An Inadvertent Eyewitness To History
Fifty years ago today, June 5th, 1967, I was in Naples, Italy. I had flown into Naples the previous night from Rome and spent the night at a beautiful old hotel right on the Bay Of Naples. I was up very early that morning so that I could get an early start in making sales calls on the doctors at the U.S. Navy Hospital – Naples. Before heading out to the hospital, I had breakfast on my hotel balcony overlooking the bay. As I did so, I became intrigued watching the busy activity all across the big Naples’ harbor. Big ships were heading out of the port while others were arriving. All around the harbor small boats were buzzing around like bees around their nest. Having never before witnessed the activity at a busy port from a vantage point like my balcony, I had no idea whether the activity that was occurring below me was normal or not.
After I finished breakfast, I went down to the street and engaged a cab, telling the driver to take me to the U.S. Navy Hospital. After about a ten minute drive, we pulled up at main gate of the U.S. Naval Base Naples. – the home port for the U.S. Navy’s Mediterranean 6th Fleet. After we stopped and I presented my official, military “Invitational Travel Orders” to the shore patrol guard manning the gate, he advised us that we were at the wrong place. He told us that the U.S. Navy Hospital, which had previously been on the Navy Base, had moved, a couple of years before, to a new facility in the hills over-looking Naples. He gave the cab driver directions and we proceeded to drive to the new facility.
When the cab driver dropped me off, I took a couple of minutes to stand on the portico of the hospital’s entrance and enjoy one of the most fantastic views I had ever seen. Below, I could see all of the city of Naples with its shimmering , red tile roofs. To my left, was Mount Vesuvius – the dormant volcano and below it the ruins of Pompeii. Directly below me, the Naples harbor and the U.S. Navy base blended into the beautifully blue Mediterranean Sea with the Isle of Capri off in the distance. I stood there for a couple of minutes enjoying the magnificent view and watching the hurried activity in the Navy Base’s harbor. Some of the larger Navy ships were putting smoke out of their stacks as if they were preparing to go to sea while what seemed liked hundreds of tugs, small boats and barges scurried about the harbor. However, I had no reason to think that the activity at the base was in any way abnormal. To me, it seemed as if it was just a normal Monday morning for the 6th Fleet.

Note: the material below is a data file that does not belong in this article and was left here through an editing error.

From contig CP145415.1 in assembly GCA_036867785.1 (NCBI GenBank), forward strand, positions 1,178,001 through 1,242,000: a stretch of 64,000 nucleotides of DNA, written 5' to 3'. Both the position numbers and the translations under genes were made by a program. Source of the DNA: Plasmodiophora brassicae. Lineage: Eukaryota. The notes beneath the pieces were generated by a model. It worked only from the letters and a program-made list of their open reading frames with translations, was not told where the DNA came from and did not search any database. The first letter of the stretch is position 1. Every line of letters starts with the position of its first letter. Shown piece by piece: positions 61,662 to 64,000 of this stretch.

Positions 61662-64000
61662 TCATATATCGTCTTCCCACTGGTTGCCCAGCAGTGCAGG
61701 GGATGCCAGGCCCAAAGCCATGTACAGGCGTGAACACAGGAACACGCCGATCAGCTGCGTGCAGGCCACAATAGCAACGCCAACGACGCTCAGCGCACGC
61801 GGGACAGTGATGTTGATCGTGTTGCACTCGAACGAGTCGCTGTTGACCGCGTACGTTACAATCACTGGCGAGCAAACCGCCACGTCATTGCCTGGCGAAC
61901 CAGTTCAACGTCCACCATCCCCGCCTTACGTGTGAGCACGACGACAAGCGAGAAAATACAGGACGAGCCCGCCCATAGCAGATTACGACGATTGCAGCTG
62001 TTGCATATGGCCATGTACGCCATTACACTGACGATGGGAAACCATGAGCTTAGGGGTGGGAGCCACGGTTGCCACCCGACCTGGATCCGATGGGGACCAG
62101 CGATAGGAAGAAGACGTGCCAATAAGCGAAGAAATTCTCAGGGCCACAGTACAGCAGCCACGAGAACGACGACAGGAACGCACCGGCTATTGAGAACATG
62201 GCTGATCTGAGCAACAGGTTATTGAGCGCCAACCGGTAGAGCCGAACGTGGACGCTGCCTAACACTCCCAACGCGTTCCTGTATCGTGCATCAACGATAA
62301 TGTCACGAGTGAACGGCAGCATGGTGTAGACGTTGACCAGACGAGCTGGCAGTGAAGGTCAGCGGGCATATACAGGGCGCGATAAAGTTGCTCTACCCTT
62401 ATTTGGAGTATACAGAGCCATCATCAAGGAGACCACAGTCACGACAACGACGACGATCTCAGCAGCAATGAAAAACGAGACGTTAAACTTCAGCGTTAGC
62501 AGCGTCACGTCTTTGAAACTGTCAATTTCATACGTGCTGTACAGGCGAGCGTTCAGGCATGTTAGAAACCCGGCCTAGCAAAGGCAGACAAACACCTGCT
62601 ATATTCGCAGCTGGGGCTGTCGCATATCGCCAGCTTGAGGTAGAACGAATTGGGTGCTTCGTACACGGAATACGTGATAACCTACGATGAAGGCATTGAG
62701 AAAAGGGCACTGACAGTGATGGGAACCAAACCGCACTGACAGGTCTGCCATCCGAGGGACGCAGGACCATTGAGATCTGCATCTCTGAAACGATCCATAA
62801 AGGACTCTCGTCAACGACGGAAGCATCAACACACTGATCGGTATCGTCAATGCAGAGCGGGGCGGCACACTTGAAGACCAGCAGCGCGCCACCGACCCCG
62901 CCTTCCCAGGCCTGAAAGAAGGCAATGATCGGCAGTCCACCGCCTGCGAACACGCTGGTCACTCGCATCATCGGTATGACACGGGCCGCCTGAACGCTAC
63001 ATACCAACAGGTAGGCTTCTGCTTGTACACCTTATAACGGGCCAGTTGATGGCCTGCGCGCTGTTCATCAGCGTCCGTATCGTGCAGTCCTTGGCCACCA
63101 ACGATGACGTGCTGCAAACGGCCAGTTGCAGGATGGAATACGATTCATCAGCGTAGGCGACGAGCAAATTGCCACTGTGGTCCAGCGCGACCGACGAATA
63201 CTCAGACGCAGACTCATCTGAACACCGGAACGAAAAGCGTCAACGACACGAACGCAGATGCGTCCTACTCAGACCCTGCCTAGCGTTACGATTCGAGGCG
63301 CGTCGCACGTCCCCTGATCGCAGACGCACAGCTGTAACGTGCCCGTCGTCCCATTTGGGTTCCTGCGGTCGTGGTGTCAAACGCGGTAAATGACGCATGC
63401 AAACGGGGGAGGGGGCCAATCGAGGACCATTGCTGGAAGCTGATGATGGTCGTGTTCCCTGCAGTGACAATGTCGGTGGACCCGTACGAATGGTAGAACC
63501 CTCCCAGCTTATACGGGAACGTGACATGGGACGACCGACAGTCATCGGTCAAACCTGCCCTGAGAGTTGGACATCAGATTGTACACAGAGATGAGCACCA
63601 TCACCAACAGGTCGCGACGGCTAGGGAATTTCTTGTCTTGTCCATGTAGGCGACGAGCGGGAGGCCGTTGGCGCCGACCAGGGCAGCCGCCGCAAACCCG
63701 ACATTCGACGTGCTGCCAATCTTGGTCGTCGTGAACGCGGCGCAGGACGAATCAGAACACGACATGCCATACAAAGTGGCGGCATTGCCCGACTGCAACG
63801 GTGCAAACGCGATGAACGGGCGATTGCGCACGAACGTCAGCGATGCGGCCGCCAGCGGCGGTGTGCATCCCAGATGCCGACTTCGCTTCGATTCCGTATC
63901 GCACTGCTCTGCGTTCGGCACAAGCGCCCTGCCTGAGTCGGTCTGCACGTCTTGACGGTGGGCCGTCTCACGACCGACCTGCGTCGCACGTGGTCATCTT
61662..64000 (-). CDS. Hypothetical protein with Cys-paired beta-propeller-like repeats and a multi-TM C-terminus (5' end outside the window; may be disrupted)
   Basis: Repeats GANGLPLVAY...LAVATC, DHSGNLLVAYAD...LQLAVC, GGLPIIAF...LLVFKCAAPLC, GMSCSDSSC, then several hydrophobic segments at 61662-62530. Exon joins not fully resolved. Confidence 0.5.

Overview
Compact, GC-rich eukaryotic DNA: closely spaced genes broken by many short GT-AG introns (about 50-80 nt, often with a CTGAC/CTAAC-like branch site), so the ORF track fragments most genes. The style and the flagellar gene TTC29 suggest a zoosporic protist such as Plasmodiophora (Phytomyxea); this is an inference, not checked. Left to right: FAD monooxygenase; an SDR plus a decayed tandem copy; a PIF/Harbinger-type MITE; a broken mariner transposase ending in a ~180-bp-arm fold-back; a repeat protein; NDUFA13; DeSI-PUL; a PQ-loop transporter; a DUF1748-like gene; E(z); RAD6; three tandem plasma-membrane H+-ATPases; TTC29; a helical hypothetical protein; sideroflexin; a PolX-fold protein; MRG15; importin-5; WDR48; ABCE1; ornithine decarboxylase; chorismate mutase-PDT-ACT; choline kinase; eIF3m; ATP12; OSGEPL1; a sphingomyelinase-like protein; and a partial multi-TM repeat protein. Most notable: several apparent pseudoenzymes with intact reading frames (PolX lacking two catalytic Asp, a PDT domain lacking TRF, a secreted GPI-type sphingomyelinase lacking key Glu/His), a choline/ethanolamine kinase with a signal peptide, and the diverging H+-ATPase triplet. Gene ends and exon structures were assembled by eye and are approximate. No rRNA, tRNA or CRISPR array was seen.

How wrong I was. When I came out of the hospital about 1 PM after making all of my calls on the Navy docs, I once again stopped at the hospital entrance to enjoy the great view. Naples, Vesuvius, Capri and the Mediterranean were still as beautiful as they were several hours before, but something was different? It took me several minutes to figure out what it was. Then it struck me, the U.S. Navy Base, that several hours before was filled with ships and was a beehive of activity, was now very still and quiet. All of big warships were gone and the tugs, small boats and barges, that were so busy earlier, were nowhere to be seen. I noticed the lack of activity and the absence of the warships, but didn’t think that much of it. I just assumed that the fleet put to sea every Monday morning.
A Washington friend of mine, Tom Jones, who was the government sales manager for Dow Chemical’s pharmaceutical division, was also in town and while we both were working at the Navy Hospital that morning, we had agreed to meet at my hotel, have a late lunch and do a little shopping before heading back to Rome that evening. That afternoon wherever we went, people, recognizing us as Americans, would stop us and ask – “Where is the fleet?”, “Where did the fleet go?”or something similar. Both Tom and I sensed that something different or strange was going on but neither of us had any idea what it was.
It was not until later that night that I found out. When I was back in Rome and was walking down the busy Via Veneto, I noticed that all of the newsstands and newsboys displayed newspapers with big, bold, black headlines. The English language papers proclaimed “ISRAEL & EGYPT AT WAR”, “MID-EAST BATTLE ON”, etc. Only then did I finally realize why the U.S. 6th Fleet had so abruptly put to sea. It was not, as I had presumed, a normal Monday morning. No, it was in response to the war that had broken out in the Mid-East that morning. They had done so to protect American interests in the area and to be ready to intervene if necessary.
What was later called “The Six Day War” had started that Monday morning 50 years ago and I inadvertently was an eye-witness to a small part of its history.
Posted by Frank Fleming on June 5th, 2017
In Loving Memory Of
1936 – 2016